Normal weather and\or rainfall patterns? Climate Change, just not quite yet.

Old expression is that proof is in the pudding and so far none of the dire predictions have even remotely come true.

The National Park Service put up signs at Glacier National Park 20 years ago warning that the glaciers would be gone in 20 years. They had to take them down because the advancing glaciers were knocking them down. Mt. Everest would be barren in 30 years. Oops a slight miscalculation. Make that 300 years. Maybe. There is still snow. Turns out Global Warming (i.e. Climate Change) can lead to more snow as well as less snow. Sort of, maybe, it depends...

None of the major or minor predictions have come remotely close to happening. Just like all of the population predictions.


What is most interesting is that no one has confronted Algore(one word) or Greta about failed predictions and pushed them on it.

The motto for Climate Change should be: Any day now, any day...it's a commin any day now, any day.

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Dessler lives in Texas. Texas is hot. I would wager he has never been cold in his life, not *really* cold. Born in Houston, educated at Rice, M.A. Ph.D at Harvard (okay, it gets cold there, but not terribly so), worked on Wall Street (same for NYC), two years at NASA, 9 years at U of Maryland, now he teaches at TAMU.

People write about what they know, and what he knows is heat.

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Wouldn't overestimating the effects of global warming be a good thing to accelerate action? Sure, temperature and water levels rising might actually take 200 years instead of 100 years as currently predicted (not real numbers, just illustrative), but the risks of underestimating the effects seem much worse (potential global catastrophe) than overestimating them (moving to carbon neutrality/energy independence faster). These are pretty complex systems and I would expect that humans won't do an amazing job understanding and quantifying, just like we are pretty bad at modelling and understanding complex macroeconomics systems. There is also the argument that underestimating the effects can fuel a quite dangerous narrative that politicians and media groups can use to push an oil-industry agenda, hampering even more the speed at which we transition.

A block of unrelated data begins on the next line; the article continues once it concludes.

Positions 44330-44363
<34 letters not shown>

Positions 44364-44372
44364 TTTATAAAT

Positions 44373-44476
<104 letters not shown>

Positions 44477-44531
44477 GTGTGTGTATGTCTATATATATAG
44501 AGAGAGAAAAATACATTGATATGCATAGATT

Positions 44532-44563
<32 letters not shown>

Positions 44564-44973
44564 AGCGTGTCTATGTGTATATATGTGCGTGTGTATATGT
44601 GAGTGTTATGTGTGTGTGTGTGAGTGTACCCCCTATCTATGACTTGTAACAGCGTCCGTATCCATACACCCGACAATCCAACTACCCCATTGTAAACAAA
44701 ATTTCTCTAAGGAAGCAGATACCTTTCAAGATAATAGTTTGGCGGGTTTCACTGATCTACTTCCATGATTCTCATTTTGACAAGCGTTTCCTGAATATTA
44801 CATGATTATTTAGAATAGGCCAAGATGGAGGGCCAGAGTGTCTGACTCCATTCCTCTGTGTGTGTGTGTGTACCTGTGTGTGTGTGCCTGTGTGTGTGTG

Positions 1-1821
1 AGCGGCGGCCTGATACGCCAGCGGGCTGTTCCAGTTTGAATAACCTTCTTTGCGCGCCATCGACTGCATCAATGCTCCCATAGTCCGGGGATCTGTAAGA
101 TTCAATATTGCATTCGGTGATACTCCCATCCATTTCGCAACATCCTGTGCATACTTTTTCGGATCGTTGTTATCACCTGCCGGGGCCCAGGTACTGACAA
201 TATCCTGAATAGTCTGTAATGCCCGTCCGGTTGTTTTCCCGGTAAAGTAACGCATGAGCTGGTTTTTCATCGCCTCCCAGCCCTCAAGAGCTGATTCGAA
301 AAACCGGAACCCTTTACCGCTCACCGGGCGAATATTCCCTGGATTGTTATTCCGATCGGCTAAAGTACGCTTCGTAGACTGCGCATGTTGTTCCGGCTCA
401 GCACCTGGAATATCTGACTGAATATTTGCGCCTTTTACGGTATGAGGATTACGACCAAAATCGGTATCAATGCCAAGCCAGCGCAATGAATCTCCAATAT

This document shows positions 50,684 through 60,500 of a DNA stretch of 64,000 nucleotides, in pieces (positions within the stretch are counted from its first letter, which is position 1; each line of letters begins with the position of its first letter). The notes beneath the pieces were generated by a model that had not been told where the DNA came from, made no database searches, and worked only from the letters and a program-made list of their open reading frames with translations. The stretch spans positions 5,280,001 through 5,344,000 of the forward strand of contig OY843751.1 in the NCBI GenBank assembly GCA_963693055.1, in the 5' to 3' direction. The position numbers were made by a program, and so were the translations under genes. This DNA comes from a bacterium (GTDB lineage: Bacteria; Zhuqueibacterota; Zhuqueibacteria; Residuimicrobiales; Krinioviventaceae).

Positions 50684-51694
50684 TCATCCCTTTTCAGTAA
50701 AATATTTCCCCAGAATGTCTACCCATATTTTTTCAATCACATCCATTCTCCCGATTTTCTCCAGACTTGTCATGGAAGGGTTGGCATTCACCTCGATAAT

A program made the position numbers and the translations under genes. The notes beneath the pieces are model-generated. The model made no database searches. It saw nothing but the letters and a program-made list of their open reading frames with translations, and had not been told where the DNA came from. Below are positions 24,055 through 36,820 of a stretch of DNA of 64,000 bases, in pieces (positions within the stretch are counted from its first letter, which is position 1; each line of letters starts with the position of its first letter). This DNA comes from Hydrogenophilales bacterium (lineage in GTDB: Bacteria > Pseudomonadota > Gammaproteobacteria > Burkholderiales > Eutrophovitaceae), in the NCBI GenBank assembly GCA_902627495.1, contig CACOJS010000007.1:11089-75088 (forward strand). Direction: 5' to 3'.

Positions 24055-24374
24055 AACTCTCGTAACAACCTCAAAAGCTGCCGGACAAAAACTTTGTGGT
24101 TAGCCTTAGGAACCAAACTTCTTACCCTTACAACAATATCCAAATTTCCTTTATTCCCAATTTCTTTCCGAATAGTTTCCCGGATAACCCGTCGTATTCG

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I have a distinct memory of pictures in a grade school textbook from the late ‘80s showing Florida progressively disappearing. I can’t remember the years given for the various pictures, but I’m pretty sure much of Florida was supposed to be underwater by now. Would love for someone to dig up these older models that were sold to impressionable children like myself as fact. Climate science is above my head, but it’s become pretty clear it’s above the heads of the climate experts as well, especially when they’re presenting their models and predictions.

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1. I was a DOE Global Change Fellow in the 90s.

2. >That analysis that obviously

You are missing an "is" there.

3. This kind of post is great and important except for when you say things like a meter of sea level rise is not an issue. I read your and others comments, and you seem to have this bizarre idea that people have built along the coasts with the idea that storm surges could be a full meter worse. Have you ever been to the coast? Did you not watch what Sandy did to NYC? Your arguments would be so much stronger if you didn't act like things are are clearly severe consequences are negligible. I love to promote your general thinking, but I'm embarrassed by that sea-level-rise dismissal. (Not that we can't do adaptation - see The Netherlands - but you're not calling for adaptation -- just calling it no big dea.) https://www.mattball.org/2023/03/a-note-to-my-friends-also-wo-tribe.html

4. Ocean acidification, as noted. I expect you'll come up with some reason that doesn't matter.

5. We can really do without Florida. Let's be honest. https://www.mattball.org/2021/11/the-world-of-tomorrow.html

6. Also as noted, many if not most of the people who take the "other side" of the climate change discussion are paid shills. Many of the others just fall into the right-wing ecosystem and just sit around bitching about "the left." I'm a fan of Bjorn Lomborg but for a while, he was the darling of the right, which kept him from being taken seriously, which was really a tragedy.

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Good post. However aren’t increased deaths in winter primarily associated with viral infections?